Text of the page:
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San Diego jury awards $2.6 million in wrongful termination suit against Public Defender Office

A San Diego County jury Monday awarded a former deputy public defender $2.6 million in his wrongful termination lawsuit.

The Superior Court jury concluded the San Diego County Public Defender Office fired Zach Davina, who is gay, in 2020 because of his gender expression and for complaining about what he believed were racist comments made by a supervisor toward a Black and Latino colleague.

The jury found San Diego County was responsible for Davina's past and future wage losses totaling $640,000 and $2 million for his emotional distress.

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Davina told KPBS Tuesday he was relieved and hopeful that the verdict would lead to change inside the Public Defender Office.

“Twelve completely random folks from all over the county stood up and said, `No, this is not right. They cannot get away with it,’” Davina said.

The jury agreed with Davina's claim that he was retaliated against because he complained about comments made by public defender supervisor Sherry Stone toward Andre Bollinger, who is Black and Latino.

Stone reportedly called Bollinger lazy during an August 2020 Public Defender Association (PDA) board meeting after he told panel members they were alienating attorneys of color. Stone, a PDA board member, then asked Bollinger, “How dare he try to `lynch’ her or the PDA Board given his low acumen,” according to court documents. Bollinger’s peers say he is well respected and highly competent.

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After that meeting, Davina and others asked that Stone receive diversity training and be removed as supervisor. Weeks later, Stone, who was alerted about Davina’s complaints against her, sat on his tenure review panel.

The jury also concluded that the Public Defender Office discriminated against Davina because of his gender expression.

Davina has said despite receiving excellent job performance evaluations, his tenure review panel in the fall of 2020 focused on his speaking style. He said public defender supervisors on the panel asked him whether he thought he was too “animated and flamboyant” and if that hurt his clients’ cases.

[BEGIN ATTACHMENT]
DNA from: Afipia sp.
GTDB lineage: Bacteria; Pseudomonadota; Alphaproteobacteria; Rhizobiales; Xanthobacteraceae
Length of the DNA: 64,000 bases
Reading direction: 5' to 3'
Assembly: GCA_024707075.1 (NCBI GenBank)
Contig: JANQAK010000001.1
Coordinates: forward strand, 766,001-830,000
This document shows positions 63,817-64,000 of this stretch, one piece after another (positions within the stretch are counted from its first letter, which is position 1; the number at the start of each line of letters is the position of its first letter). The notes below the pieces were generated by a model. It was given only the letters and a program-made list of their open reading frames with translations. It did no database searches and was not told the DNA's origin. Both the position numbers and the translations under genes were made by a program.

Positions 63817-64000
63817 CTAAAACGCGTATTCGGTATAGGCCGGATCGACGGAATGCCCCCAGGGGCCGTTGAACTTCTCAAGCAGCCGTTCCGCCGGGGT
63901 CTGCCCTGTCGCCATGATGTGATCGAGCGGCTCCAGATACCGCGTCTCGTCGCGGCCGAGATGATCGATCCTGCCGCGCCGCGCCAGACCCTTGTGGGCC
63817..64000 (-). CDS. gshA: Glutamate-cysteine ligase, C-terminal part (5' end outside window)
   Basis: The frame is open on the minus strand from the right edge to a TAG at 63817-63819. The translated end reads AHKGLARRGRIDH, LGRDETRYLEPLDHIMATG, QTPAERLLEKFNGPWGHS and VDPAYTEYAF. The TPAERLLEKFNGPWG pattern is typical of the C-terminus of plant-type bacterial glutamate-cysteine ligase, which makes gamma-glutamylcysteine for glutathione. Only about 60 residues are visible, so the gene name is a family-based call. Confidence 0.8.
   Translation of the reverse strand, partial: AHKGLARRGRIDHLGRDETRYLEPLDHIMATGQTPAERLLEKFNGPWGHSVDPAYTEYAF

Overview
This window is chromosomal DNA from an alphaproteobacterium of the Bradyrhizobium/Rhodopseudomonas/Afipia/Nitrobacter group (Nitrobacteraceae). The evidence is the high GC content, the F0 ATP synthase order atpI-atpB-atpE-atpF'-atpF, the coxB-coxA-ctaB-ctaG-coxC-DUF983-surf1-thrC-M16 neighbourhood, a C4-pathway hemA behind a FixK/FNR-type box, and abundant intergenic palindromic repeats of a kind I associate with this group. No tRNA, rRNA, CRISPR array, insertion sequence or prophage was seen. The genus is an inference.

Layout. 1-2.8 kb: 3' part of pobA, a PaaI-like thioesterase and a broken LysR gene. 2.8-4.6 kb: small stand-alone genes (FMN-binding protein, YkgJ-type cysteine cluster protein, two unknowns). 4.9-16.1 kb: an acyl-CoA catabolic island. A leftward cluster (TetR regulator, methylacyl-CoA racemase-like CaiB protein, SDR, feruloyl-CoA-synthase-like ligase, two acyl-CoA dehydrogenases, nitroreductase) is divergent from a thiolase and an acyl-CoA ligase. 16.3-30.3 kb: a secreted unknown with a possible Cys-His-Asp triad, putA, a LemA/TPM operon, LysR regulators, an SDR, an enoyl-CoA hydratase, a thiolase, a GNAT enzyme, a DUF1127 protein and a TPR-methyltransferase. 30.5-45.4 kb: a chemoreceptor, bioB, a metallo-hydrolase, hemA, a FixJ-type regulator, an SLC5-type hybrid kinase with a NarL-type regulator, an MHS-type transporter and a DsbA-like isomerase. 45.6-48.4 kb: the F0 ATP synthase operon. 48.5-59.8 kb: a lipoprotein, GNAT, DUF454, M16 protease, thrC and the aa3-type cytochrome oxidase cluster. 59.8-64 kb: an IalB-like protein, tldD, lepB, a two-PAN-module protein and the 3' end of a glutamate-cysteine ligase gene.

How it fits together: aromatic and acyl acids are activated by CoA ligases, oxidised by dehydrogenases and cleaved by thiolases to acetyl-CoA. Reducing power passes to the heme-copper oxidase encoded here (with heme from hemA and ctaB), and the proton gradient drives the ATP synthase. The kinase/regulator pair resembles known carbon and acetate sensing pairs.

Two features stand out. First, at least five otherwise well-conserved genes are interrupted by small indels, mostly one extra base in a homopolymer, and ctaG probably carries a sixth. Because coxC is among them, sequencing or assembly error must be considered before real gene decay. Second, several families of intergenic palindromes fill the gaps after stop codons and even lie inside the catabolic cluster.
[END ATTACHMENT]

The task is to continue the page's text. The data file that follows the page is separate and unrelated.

Davina alleged in his lawsuit that he was asked to resign a short time later or be fired because he was “not a good fit” for the office’s “culture.”

Davina told KPBS his troubles can be traced back to July 2020 when he came out before a diversity panel for LGBTQ lawyers. He said he thought the move and the visibility it brought would help younger gay lawyers and motivate others in the profession and his office to treat people like him better. But his supervisors immediately expressed concern that he had critiqued the office, he said.

He said he started to hear negative talk from others in the office about his pierced ears, hair and nail polish. Davina said the pressure on him only intensified following his complaint about Stone’s comments to Bollinger.

Davina hopes the verdict encourages current deputy public defenders to speak publicly on what he says they tell him privately about how they’re treated at work.

“Discrimination, harassment, a fear of retaliation,” Davina said. “There is a culture of fear there that is so predominant that people, who are trying to stand up for their clients, are shut down. People who are standing up for themselves are being shut down.”

In a statement to KPBS, San Diego County Public Defender Randy Mize called the verdict disappointing and said it doesn’t align with the office’s mission and values.

“We will assess the verdict and appellate remedies,” Mize said.

Davina’s lawyer Chris Ludmer told KPBS Tuesday that based on what jurors told him moments after announcing the verdict, an appeal is likely futile.

“One of the constant refrains was that the verdict wasn’t even close,” Ludmer said. “They felt that practically all of the witnesses who testified on the county’s behalf had serious credibility problems. In fact, several blatantly said they felt they were liars.”

Early Tuesday morning, Mize and the office’s supervisors sent an email to deputy public defenders that read, in part: “Our mission is too vital for us to be distracted or splintered. We are committed to a healthy, frank and respectful dialogue in the creation of the best Public Defender's Office we can be.”